The "great fall" aspect took on new meaning here last night when we had our own "great fall."  And it was epic.  It did not involve our old house falling down.  It involved CAL falling down.  Facefirst.  Hard.

Here's what happened:  our church youth group was honoring the graduating seniors and while CAL has not attended the youth group since she turned 18, she was invited to attend this event.  After some goofy stories about the seniors, it was time for games.  Twenty plus teenagers on an indoor basketball court playing "Criss Cross."  A recipe for disaster.  In the first round, four kids had to hop on one foot across the gym to their respective opposite corner without slamming into one another.  Unfortunately, there was no warning about not slamming into the ground.  This would have been useful information for CAL.  She was the first one out of the gate for her team.  She went out blazing, skillfully hopping on one foot.  She stumbled slightly and jumped right up, moving fast, and then, WHAM!, she went down.  Full face-plant.  No time to get her arms out to break her fall.  She broke her fall with her face.  There was even a little bounce to her head when she hit the floor.  At first, stunned silence and then laughter (I mean, you're going to get laughter with a bunch of teen-age boys hanging around.  You also get laughter from guilty-as-charged arrested adolescent dads - me).  CAL got right up and looked a little dazed but still made it to her corner.  Suffice to say, she didn't win.

By the time I got to her corner, I could see her lip was already swelling.  The moms assembled were quick to take action.  Ice to the lip, which, as it turns out, she pretty much bit all the way through.  And then it looks like her nose got broken again.  A full Marcia Brady "oh my nose" moment:
So it was time for a remorseful dad (I really did feel bad for laughing) to take his wounded daughter home.  The stunningly patient and mighty fine SML is far better equipped to handle medical drama/trauma and handle it she did.  It was decided to not make a trip to the ER.  Lots of ice and pain relievers.

CAL's in pretty decent shape this morning.  She refused to go to school, understandably.  I'm not going to fight her on this one.  The delicate female psyche is not to be trifled with when you've used a hardwood basketball floor as a full-stop braking device.  The good news is that her humor is certainly in good shape.  She laughed when she got this text from one of the boys who witnessed the event:  "Hope you had a nice trip.  See you next fall."  I've now got to concentrate on recovering from my "Bad Dad" laughing reaction.  I suppose it's the way we (men) cope when something like this happens.  I really did, and still do, feel badly about this.  You never want to see your child, no matter how old he/she is, hurting.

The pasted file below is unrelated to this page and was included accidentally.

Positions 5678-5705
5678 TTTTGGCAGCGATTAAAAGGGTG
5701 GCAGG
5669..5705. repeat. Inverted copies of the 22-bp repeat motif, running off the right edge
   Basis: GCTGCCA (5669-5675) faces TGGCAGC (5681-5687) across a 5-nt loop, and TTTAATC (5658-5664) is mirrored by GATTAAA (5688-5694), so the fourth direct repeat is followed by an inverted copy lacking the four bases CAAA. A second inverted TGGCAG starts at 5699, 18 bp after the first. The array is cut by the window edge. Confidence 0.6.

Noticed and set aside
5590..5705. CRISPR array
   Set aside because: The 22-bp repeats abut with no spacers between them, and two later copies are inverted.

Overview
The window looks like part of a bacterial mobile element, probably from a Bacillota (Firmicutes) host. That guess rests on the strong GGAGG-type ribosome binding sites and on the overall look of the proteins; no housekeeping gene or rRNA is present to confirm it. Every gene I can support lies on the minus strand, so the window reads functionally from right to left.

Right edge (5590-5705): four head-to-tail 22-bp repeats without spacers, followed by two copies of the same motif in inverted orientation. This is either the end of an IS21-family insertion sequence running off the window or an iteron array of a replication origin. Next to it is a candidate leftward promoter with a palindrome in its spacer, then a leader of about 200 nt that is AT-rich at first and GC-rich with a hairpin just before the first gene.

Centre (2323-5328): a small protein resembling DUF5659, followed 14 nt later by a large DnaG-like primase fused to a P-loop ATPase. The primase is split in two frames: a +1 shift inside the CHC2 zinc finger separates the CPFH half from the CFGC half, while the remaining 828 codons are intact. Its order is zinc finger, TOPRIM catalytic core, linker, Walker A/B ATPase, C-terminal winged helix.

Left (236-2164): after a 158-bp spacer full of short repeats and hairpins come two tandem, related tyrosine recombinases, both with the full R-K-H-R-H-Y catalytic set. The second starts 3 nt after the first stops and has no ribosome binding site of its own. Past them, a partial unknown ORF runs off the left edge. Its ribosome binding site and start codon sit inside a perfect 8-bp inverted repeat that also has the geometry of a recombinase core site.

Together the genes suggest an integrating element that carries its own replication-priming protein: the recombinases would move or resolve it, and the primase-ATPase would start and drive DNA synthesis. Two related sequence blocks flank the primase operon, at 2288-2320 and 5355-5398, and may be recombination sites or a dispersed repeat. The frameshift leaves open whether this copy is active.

16 May 2011

Time. It's still standing still.

In spite of what has been a very busy month already, time is still standing still for me.  I know why.  I alluded to it in a post a couple of days ago.  My family is growing up and frankly, I want it to stop.  Not permanently, but just for a little while.  Frankly, I want it to stop for selfish reasons.

I'm most mindful of my daughters right now.  Both are at milestones in their young lives and I want to make sure that the stunningly patient and mighty fine SML and I have done all we could do to ready them for the big, bad world.  I think we have but I would like to stop time for a few minutes to do a reality check.  I'd like to make sure we've prepared them as best we can for what they are going to encounter as they move further into adulthood.  I think we have and I know we've tried to follow God's plan as we've raised the girls and The Boy.  That Gospel plan has served as an incredibly clear route map and insurance plan all these years and that is a source of tremendous comfort.

While I am comforted by that, I still wish I could stop time for awhile.  I'm sure I'll get over this when Our Lady of BYU comes home for a few days next week.  I mean, I have to.  I've got to let my girls go.  Time isn't going to stand still, no matter what I think or want.

But, they need to know this (courtesy of the great Paul Simon):
I'm gonna watch you shine
Gonna watch you grow
Gonna paint a sign
So you'll always know
As long as one and one is two
There could never be a father
Who loved his daughter more than I love you

14 May 2011

Tears were shed...and that's OK

It has long been debated that a man crying was a sure sign of wussiness (is that even a word?).  As we all know, "there's no crying in baseball."  If you can't name the actor who said that, I again worry that you might have been raised by wolves.  That line certainly made any public display of emotion by a man subject to even more mockery.  Bush 43 was slammed by the media for the times he shed tears, especially as he met with those that were affected by the horrific events of 9/11.  I would argue that those slams on Bush were unwarranted (the other slams, well, those were more than warranted).

I've come to realize that it's perfectly fine for a man to cry.  I'm not a cryer.  I still don't deal particularly well with lots of crying.  Ask my daughters.  Emotional, hormonal weeping jags didn't fly in our house.  But I've come to appreciate the value of what's expressed through tears.  It's an honest, spontaneous expression of one's feelings.